There would be a selective pressure for mitochondria to be better at replicating themselves to ensure their survival in the host over the other parent’s mitochondria; they would do this instead of producing energy for the host as efficiently as they could.

However once gametes evolved to be different sizes, the larger gamete could produce mechanisms by which it would prevent the organelles of the smaller gamete from becoming part of the zygote. All organelles with their own DNA such as mitochondria and chloroplasts are therefore inherited only from maternal gametes.

 

Competition between organelles still occurs however. As our lives go on our mitochondria are still replicating, any mitochondria which shortens it’s DNA through mutation in our cells will be able to replicate faster than the others and therefore spread, even though it will be much less efficient at functioning, this is proposed as the main reason we age, as this mitochondrial competition occurs our cells become decreasingly efficient at functioning.

 

Mitochondria have 37 genes compared to the 30,000 genes of the nucleus and therefore have an insignificant mutation rate, therefore it doesn’t matter that they don’t reproduce sexually. This is due to the initial creation of eukaryotes through the fusion of different cells, since then most of the genes that code mitochondrial proteins have been relocated to the nucleus; otherwise there would be competition between nuclear and mitochondrial genomes. The mitochondrial genome hasn’t been transferred to the nucleus entirely because mechanisms by which some mitochondrial proteins can be transferred through its membrane are difficult to evolve.

In animals such as humans where the mitochondrial genome has been reduced to an extremely low number of genes, the genetic code has actually changed in relation to proteins coded for thus preventing the transfer of the last few genes to the nucleus, this is unusual as the genetic code is otherwise almost universal, because no other self-replicating genome has been small enough to change it, since life’s common ancestor.

 

In higher organisms, further differences between these genders occurred. Because of the much larger gamete size of females, their resource investment in each offspring is vastly greater than that of males, whereas males are therefore driven to get their gametes to fuse with as many female gametes as possible, females would benefit from being selective about which genes they allow to combine with theirs, the development of sophisticated sensory perception allowed for females to select which male they allowed to fertilise their gametes which they were able to protect internally or by choosing when to release them.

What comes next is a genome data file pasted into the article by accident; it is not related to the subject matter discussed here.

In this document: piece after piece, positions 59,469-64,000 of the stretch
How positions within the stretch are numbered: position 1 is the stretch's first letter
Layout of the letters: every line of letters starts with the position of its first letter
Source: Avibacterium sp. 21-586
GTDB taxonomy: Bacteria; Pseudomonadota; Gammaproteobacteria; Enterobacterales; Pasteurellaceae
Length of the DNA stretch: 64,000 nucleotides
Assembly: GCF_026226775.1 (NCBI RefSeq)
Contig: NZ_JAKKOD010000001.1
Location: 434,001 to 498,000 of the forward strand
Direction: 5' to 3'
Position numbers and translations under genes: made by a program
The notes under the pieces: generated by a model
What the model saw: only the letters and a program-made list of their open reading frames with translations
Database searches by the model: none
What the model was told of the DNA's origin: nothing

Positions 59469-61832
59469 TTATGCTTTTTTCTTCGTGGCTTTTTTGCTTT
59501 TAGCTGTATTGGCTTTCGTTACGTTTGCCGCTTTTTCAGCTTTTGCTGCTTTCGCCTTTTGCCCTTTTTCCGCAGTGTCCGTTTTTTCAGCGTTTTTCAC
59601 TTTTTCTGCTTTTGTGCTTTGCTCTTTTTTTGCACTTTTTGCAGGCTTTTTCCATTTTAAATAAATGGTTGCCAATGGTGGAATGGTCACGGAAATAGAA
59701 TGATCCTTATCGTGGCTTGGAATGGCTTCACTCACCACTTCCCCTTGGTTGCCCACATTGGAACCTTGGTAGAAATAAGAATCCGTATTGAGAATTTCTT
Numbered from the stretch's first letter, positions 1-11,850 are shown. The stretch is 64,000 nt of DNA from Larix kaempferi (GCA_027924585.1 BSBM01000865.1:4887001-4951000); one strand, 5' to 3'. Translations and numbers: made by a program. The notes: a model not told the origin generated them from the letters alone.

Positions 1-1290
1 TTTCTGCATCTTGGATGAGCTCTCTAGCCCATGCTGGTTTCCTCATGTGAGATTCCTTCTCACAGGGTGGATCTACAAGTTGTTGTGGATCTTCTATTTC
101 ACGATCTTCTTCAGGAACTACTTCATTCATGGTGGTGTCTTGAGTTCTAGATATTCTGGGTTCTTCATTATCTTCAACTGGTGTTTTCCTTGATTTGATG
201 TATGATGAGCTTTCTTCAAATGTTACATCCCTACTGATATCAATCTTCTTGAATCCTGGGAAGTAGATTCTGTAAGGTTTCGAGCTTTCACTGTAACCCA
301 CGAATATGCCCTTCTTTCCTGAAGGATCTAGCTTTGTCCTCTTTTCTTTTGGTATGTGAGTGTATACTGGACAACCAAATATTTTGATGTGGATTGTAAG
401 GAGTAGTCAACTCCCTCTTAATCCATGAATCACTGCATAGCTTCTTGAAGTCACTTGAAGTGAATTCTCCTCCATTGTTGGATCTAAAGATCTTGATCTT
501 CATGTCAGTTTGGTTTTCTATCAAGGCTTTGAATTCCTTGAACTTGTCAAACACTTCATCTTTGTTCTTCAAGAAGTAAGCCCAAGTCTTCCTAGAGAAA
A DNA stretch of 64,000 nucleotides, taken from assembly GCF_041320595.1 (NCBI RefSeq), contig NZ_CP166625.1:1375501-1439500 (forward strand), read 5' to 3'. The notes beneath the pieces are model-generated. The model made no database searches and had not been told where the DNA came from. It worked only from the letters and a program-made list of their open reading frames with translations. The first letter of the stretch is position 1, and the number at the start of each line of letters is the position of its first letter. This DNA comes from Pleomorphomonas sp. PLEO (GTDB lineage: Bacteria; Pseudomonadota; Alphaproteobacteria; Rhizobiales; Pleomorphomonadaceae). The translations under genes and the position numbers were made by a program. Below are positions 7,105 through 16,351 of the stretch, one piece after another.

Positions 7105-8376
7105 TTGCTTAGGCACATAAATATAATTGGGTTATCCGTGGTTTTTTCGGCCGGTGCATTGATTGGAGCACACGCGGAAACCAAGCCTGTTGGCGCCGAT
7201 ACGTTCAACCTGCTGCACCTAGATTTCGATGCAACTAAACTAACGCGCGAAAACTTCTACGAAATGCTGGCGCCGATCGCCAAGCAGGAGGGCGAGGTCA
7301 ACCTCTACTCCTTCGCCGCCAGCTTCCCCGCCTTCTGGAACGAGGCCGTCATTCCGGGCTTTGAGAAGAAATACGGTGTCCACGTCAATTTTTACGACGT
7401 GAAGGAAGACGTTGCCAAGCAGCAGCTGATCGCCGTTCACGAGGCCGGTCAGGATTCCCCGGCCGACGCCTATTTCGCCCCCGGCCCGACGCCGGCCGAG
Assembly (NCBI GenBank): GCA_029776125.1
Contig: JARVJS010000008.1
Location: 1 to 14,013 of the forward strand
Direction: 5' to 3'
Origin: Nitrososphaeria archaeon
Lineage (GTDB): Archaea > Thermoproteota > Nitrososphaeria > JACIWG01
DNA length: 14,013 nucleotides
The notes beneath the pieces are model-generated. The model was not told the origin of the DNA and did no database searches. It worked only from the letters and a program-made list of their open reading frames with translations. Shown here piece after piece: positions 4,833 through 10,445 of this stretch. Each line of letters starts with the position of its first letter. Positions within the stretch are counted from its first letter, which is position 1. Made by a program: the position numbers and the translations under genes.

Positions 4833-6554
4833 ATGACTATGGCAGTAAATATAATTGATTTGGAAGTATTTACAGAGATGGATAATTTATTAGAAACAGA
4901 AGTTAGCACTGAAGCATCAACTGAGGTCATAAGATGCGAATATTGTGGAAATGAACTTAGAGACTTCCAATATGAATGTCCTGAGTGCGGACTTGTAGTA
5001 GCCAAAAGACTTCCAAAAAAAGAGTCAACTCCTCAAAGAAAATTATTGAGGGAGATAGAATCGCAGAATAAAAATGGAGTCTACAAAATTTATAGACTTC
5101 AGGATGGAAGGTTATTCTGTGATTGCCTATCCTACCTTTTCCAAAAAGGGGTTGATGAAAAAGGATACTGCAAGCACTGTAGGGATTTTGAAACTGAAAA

This female choice of males allowed for the accelerated spread of beneficial mutations through a population and provided a huge advantage for these species.

 

If a new adaptive trait develops, not only will it spread because it will be naturally selected for, but also because genes that make females attracted to that trait will also be naturally selected for as the females who choose to mate with males which have this trait will have fitter offspring. This allows the new trait to spread faster than if mating occurred only by chance.

This is how paternal care evolved in animals as offspring survival rates of a species would have benefited from female selection of mates who would contribute more to the development of their offspring.

 

As you would expect, in species with paternal care in monogamous relationships there is a roughly 1:1 ratio of males to females. However, even in species where there is no paternal care, in most cases there is still this 1:1 ratio of males to females, even though a species will produce more offspring if there are many more females, all of which a smaller number of males could fertilise.

This phenomenon is due to a natural tendency towards equilibrium. If male births were less common than female births, a newborn male has better mating prospects than a newborn female, and is therefore likely to have more offspring.

Therefore in this situation parents genetically disposed to produce males tend to have greater numbers of grandchildren.

Therefore the genes for male producing tendencies will spread and male births become commoner. The advantage the genetic disposition to produce more males will only be eliminated once the 1:1 ratio is reached.

 

It seems that in these species genes that produce males are almost parasitic in that the organism with them doesn’t reproduce its own self but imposes these genes on female reproduction.

However although females of these species invest significantly more resources into reproduction, the males invest significantly more in competition with each other through fighting or attractive displays to advertise their genetic health often at the expense of their own survival rates, for example due to being more obvious to predators or received damage from mating fights.